WHILE the issue of employment remained top of the agenda, student leaders were challenged to work together and mobilise the community for change. That was among the key take home messages from the first day of the CISA Conference. Stephen Clarke reports.
The representative body for international students, the Council of International Students Australia (CISA), kicked off its fifth annual conference today with a workshop ringing with the themes of leadership, lobbying and student empowerment.
On the first of the three-day event, some 250 students from universities across Australia descended on the Arrow on Swanston venue in Carlton.
Employment and workplace rights
By far the most popular event of the day was the ‘Student Rights and Advocacy’ workshop, aimed at equipping international students with a stronger knowledge of their rights in the Australian workplace. The aim of the the workshop was to give students the opportunity to learn more about current Australian policies on workplace rights.
Running the workshop was assistant director of the Fair Work Ombudsman’s Overseas Workers Team, Brodie Smith, and educational consultant for the Victorian Equal Opportunity and Human Rights Commission, Jenny Jackson.
They fielded questions left, right and centre from the student body on a wide range of topics such as low wages, questionable working hours, unpaid internships and the dangers of reporting unfair employers.
Student delegates shared their trials and tribulations in seeking fair pay and employment while studying. Some students reported being paid as little as $10 per hour, whilst others told of friends who were too scared to report their low wages for fear of being fired.
Even after the workshop’s end, Ms Smith and Ms Jackson were plied with questions from concerned students.
Some of the students expressed a strong interest in where they could obtain further information on the issue and how they could go about handling situations where they are potentially being exploited.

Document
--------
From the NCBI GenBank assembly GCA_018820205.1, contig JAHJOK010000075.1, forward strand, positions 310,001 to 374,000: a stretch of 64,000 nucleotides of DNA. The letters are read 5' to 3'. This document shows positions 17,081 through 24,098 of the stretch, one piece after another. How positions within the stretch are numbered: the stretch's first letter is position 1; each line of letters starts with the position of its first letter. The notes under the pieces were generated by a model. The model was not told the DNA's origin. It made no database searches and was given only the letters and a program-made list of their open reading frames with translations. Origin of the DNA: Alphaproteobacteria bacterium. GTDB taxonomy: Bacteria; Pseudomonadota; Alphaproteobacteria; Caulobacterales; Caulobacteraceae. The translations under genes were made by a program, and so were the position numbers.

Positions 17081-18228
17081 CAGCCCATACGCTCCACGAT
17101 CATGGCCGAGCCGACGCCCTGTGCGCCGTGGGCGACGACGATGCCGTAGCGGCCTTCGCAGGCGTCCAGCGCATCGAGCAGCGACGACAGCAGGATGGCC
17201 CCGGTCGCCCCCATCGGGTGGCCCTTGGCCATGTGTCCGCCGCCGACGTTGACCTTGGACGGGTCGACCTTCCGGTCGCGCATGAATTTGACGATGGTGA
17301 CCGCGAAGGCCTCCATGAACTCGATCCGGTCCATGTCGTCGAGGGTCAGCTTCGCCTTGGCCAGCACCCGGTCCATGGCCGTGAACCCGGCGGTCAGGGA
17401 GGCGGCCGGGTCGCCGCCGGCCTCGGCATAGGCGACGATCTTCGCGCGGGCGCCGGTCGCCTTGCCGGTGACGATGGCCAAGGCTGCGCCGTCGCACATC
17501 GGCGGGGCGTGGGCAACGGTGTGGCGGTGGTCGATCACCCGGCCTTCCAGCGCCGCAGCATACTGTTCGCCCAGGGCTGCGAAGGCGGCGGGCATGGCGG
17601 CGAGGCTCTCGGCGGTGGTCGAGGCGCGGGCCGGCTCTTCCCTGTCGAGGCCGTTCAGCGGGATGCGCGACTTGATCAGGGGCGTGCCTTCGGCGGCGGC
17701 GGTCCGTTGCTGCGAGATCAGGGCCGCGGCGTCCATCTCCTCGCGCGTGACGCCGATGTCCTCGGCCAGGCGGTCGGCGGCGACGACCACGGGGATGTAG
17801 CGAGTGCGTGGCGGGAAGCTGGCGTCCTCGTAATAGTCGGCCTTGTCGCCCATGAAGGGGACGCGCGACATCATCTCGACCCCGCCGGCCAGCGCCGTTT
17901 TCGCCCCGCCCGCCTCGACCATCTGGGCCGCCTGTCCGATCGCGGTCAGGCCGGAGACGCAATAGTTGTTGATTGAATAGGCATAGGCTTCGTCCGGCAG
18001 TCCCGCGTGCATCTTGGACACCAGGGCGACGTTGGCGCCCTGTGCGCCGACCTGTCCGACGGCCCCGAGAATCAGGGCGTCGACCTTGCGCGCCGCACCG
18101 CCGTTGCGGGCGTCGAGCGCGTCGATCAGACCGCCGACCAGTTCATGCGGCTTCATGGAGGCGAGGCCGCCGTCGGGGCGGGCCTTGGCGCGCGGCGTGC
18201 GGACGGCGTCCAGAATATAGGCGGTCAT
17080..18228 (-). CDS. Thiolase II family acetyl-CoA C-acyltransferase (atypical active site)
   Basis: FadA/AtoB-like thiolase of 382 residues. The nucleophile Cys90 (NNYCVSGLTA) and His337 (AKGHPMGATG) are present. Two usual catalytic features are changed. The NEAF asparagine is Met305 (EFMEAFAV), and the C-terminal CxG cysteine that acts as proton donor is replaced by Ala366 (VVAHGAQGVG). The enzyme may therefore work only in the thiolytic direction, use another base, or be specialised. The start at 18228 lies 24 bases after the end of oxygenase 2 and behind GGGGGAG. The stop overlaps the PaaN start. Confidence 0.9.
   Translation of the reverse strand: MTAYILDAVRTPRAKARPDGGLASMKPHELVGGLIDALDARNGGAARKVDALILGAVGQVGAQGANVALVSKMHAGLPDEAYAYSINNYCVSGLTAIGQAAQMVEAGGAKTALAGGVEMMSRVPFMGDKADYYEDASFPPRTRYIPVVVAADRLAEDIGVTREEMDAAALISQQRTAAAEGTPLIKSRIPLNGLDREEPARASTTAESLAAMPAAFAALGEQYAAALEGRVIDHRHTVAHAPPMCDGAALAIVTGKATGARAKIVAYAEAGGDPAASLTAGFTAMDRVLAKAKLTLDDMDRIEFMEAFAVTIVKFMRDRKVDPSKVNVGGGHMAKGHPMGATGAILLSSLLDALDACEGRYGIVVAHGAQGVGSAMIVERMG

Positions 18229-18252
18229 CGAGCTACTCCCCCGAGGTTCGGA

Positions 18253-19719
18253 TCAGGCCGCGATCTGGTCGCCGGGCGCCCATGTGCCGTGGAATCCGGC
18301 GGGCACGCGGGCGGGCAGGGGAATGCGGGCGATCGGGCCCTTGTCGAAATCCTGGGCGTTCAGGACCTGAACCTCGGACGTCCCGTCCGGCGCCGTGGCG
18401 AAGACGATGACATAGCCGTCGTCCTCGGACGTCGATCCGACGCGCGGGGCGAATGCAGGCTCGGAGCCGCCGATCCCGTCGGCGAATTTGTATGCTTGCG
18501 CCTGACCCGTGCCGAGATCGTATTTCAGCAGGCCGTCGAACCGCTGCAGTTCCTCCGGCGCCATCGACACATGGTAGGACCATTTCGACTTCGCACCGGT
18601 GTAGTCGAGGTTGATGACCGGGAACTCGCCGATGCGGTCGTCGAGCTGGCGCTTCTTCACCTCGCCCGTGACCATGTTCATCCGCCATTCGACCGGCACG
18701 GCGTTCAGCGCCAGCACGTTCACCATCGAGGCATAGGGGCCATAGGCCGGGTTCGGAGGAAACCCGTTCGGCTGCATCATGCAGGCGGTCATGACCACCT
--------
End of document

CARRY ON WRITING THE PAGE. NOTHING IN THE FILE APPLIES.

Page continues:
The high level of interest and concern around the issue of employment discrimination echoed last year’s complaints about the difficulty international students faced in finding part-time employment to complement their study.
Leadership and lobbying
With the CISA elections this Thursday, the topic of leadership was another hot topic of discussion at the conference.
Addressing delegates at a workshop on the prospect of leadership and self-empowerment, director of Longboard Coaching and Consulting Barbara Hapgood, who specialises in mentoring students and preparing them for the workplace, told students they needed “to identify [their] strengths in order to become good leaders”.
Returning speaker and Monash University’s multicultural employment consultant Danny Ong, spoke passionately about the need for students to look at the issue as something that could be overcome, and related to his own struggles as a former international student.
Former education minister and current chief executive of International Education Association of Australia (IEAA) Phil Honeywood, said students needed to focus on working together as a group who have the interests of nearly half a million students and hold considerable lobbying power.
CISA represents around 460,000 international students studying in Australia, who in turn represent a $17 billion slice of the Australian economy.
His words were echoed by IEAA treasurer Monique Skidmore.
“You aren’t mobilising in the way that you could,” she told delegates.
She said they had “very strong allies” in the form of embassies and ambassadors.
“You have to decide what it is that is worth speaking on,” she said.